Most of us start our journey as parents based on our own childhood. If we were active, we want our children to be active. If we were good in math, they need to be good too. If we weren’t allowed too much ice cream, we make sure they can have as much as they want. If our parents divorced, we focus on staying together with our spouse, just so that the child doesn’t have to go through the same plight. The list goes on. The pattern is the same. We base our child-raising behavior on our own childhood.

There is nothing inherently wrong with that. Only … the child we raise is not us. She only looks like us. She talks and walks like us. She even likes some of the same things we do. But she is a child in a different world. She has different parents, different friends. And while in so many ways she is like us, in so many she is different as well. She is her own person. She is not the child we carry within. She is the child outside. If we are to become better at raising our kids, this is where we need to start.

A few readers suggested I wrote on the topic of teaching The Excellence Habit to children as my next book project. After some initial research I believe, before teaching children anything, we need to do an inventory of ourselves as parents.  If we want the best for our children, it only makes sense to be prepared to give the best as parents and as people. Why? Because our children have the uncanny ability to see everything. Just as we could see our parents too. It took us some time to understand our parents, but we could see them. So our children will see us, copy us, and become us. No matter what we teach them.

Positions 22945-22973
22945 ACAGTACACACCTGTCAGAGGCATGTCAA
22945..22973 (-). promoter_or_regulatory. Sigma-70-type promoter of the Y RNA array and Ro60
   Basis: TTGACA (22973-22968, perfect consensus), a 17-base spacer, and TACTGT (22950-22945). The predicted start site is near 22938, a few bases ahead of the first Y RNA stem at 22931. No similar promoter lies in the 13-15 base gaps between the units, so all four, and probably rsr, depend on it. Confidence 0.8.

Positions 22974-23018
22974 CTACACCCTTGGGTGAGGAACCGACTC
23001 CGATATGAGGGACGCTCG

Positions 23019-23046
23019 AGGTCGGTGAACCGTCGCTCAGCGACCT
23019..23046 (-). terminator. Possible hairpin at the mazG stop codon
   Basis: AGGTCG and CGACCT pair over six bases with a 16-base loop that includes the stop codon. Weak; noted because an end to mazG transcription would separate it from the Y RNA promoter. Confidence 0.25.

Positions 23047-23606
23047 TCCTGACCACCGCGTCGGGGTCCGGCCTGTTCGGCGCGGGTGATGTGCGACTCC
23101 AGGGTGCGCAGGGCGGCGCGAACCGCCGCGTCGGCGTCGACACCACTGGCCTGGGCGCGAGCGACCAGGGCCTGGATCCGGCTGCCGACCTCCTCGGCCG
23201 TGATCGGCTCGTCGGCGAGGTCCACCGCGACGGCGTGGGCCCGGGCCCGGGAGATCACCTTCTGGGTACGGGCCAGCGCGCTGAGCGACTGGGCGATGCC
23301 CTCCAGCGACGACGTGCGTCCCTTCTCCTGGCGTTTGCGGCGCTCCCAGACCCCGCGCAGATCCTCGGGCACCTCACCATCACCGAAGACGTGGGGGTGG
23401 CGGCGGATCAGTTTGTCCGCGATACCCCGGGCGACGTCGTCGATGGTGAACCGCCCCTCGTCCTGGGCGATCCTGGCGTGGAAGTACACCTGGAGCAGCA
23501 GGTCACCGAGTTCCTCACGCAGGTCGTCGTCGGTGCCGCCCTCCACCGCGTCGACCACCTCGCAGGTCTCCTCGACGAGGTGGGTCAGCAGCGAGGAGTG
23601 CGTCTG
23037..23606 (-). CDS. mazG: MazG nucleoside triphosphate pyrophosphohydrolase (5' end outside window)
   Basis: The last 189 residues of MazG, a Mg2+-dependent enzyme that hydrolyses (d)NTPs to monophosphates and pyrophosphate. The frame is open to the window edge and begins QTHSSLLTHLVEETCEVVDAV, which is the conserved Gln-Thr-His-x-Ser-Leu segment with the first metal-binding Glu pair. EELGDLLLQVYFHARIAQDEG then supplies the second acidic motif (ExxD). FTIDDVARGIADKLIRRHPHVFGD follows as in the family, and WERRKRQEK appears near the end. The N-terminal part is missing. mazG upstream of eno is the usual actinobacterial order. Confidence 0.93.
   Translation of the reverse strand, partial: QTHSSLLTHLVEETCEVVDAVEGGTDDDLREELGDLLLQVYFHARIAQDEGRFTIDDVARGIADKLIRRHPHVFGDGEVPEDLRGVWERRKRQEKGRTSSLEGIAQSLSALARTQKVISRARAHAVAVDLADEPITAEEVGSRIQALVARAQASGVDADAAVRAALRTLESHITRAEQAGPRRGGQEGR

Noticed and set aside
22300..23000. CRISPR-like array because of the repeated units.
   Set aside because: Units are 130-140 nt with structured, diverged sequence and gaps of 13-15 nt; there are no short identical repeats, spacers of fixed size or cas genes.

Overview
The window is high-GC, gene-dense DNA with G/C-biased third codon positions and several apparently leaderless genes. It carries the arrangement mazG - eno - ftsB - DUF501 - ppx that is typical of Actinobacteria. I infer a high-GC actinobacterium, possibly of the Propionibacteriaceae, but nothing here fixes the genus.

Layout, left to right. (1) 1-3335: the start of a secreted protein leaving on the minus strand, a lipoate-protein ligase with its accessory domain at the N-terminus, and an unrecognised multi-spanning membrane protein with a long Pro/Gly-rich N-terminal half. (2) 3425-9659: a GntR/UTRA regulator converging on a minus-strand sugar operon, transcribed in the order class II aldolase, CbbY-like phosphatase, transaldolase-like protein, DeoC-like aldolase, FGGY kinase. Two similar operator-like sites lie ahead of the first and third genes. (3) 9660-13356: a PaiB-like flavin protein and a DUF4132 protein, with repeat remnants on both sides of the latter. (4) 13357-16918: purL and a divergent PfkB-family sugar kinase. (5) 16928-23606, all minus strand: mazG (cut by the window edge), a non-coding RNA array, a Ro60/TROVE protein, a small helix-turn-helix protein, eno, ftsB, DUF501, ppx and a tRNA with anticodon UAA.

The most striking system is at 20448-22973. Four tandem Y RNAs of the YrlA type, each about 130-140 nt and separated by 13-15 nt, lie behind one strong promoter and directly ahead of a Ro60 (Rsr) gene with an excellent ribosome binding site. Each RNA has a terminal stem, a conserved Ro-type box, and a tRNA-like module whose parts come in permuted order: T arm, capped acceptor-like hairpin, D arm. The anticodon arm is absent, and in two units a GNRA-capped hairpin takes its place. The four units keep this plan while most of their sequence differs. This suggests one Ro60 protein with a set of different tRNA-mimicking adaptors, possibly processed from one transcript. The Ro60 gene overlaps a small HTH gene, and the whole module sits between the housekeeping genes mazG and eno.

A case in point: Big Vlad was my friend, name-mate, and the bass-player of our high-school rock band The Silhouettes. Once, as a curious side-note to a conversation about the Beatles, he quipped:

“I can’t wait to have a son, so I can mess him up just in my own peculiar way!”

“Yeah, right!” said I. “Your son will care to listen to you just as much as we listen to our fathers!” 

“No, no!” insisted Big Vlad, “I’m not going to talk to him. I’ll just make him a playlist and one day put it on for him to hear.”

It was an unusual fantasy. At that moment, I too realized that while just a teen, I had been thinking about how my kids’ life would be different, and better than my own. Big Vlad had a daughter and as far as I know, she never played in a band. Neither did my son.  

The point of the book will be to answer two critical questions that we all have: Why do we so often fail as parents, despite our best efforts and intentions? What habits can we build in order to raise healthy, successful, and well-adjusted children? 

So, dear reader, would you want a book like that? What else would you need to make it worth your while? Are there any awesome books on raising a child I should read before anything else? Please, send me a line, let me know what you think! Thank you.